Africa 3.0 is a documentary project about Africa at the beginning of the 21st Century.
Urban Africa is currently one of the most dynamic places in this world. Africa is since 1950 the continent with the highest global urbanization speed (source: UNFPA).
As metaphor: If Europe is version 1.0, Africa goes straight to version 3.0, while jumping over version 2.0. The rapid urbanization of Africa might be in many ways compared with the urbanization and industrialization of Europe in the 19th and early 20th century, though it is in many ways also quite different, particular also due to the presence of 21st century technology and media in this process.
In Nairobi, a key moment is currently happening. Up to the decolonization of Kenya in 1963, black people were not allowed to permanently settle in Nairobi. After decolonization and the subsequent abandoning of the Kenyan version of Apartheid, a booming trek from the rural areas to Nairobi started.
While the first generation coming to Nairobi after 1963 maintained links with the rural areas they came from, their children became the first urban generation of Kenya.It is this first urban generation which has started to change the current Kenya drastically, as well by their population figures, as well by their urban cultural background.
Though, in the world outside Africa, the image of Africa is still another one. The popular image of Africa is still a continent populated with noble savages, suffering hardship from war, famine and the lack of basic commodities. Africans are seen as life forms can’t yet really deal with (modern) human life and need therefore assistance in survival from the rest of the world. As much as war, hardship and poverty is definitely still a part of reality in Africa, it is not the only singular reality. The ‘other reality’ of Africans being happy to live in Africa and struggling with the challenges of life comparable to other humans in other parts of the world is hardly to be seen in the media.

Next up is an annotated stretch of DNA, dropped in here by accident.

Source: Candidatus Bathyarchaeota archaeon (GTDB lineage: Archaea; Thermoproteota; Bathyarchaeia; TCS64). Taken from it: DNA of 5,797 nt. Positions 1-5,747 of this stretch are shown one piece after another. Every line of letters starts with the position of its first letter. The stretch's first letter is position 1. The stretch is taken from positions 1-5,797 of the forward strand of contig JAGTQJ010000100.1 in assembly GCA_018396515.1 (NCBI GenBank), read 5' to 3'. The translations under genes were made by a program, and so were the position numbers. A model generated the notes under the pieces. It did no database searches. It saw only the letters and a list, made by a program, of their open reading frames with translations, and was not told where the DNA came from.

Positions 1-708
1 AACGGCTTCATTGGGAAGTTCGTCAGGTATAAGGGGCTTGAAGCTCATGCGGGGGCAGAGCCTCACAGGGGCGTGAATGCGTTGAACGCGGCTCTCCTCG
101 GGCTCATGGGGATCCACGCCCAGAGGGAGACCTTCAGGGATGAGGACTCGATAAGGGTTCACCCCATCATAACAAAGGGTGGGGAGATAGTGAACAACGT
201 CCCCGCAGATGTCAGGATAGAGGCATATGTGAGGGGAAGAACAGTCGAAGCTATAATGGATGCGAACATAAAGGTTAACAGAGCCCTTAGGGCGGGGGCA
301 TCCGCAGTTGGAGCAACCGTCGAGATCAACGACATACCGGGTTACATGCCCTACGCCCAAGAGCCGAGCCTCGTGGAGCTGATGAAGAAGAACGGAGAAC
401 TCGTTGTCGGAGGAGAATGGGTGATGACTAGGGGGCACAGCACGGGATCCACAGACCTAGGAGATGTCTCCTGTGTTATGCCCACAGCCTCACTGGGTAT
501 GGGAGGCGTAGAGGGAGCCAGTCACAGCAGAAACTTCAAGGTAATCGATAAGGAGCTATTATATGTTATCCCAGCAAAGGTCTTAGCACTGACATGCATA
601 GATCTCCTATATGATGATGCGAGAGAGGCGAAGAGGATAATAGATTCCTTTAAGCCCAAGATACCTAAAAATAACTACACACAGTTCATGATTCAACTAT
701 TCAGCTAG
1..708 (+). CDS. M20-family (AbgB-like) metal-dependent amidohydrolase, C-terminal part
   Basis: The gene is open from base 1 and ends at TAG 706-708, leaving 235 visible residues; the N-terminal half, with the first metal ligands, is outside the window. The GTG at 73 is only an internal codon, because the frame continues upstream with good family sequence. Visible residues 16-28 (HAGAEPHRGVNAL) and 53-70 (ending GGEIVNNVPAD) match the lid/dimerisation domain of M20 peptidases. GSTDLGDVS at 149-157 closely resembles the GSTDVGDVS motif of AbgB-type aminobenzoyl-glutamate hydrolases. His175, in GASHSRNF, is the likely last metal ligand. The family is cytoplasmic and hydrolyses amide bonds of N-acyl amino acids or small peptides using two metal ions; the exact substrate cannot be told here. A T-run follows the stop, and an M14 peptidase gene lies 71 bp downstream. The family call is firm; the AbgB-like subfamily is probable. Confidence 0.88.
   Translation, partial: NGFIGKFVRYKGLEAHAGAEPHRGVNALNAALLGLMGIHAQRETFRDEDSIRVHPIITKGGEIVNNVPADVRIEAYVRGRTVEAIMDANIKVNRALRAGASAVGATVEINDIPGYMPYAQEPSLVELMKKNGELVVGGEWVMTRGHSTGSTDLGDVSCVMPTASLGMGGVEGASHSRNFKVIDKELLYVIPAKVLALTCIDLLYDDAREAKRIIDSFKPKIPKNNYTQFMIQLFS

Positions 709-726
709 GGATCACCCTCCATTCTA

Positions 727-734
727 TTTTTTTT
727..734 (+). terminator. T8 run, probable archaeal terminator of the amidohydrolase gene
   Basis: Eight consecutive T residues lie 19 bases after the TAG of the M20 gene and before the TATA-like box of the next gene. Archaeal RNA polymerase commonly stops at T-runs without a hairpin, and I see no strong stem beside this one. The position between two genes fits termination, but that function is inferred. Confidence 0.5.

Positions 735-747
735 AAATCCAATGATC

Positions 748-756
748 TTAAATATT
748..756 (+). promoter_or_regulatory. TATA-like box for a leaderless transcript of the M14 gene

I therefore started to document the rapidly changing environment around me. Without overlooking the ‘hardship’ stereotypes about Africa and Africans, I try to depict a more balanced & multifaceted image, starting in Kenya. As examples, I document the attacks on slum villages by corrupted police officers, I photograph the clubs of Nairobi and the roaring parties in them, ambitious athletes, the fight for democracy, shows of contemporary artists, dancers and musicians, dancing prisoners, weddings in between tradition and online dating services, clueless village children in United Nations events, I photograph people trying to keep a balance in a rapid changing world, in short, I photograph the culture I am part of.
Realizing that I am witnessing history while it is being made, I decided to lift many of the images out of the daily reality and tried to make them timeless by rendering images on the border of photography and painting out of them.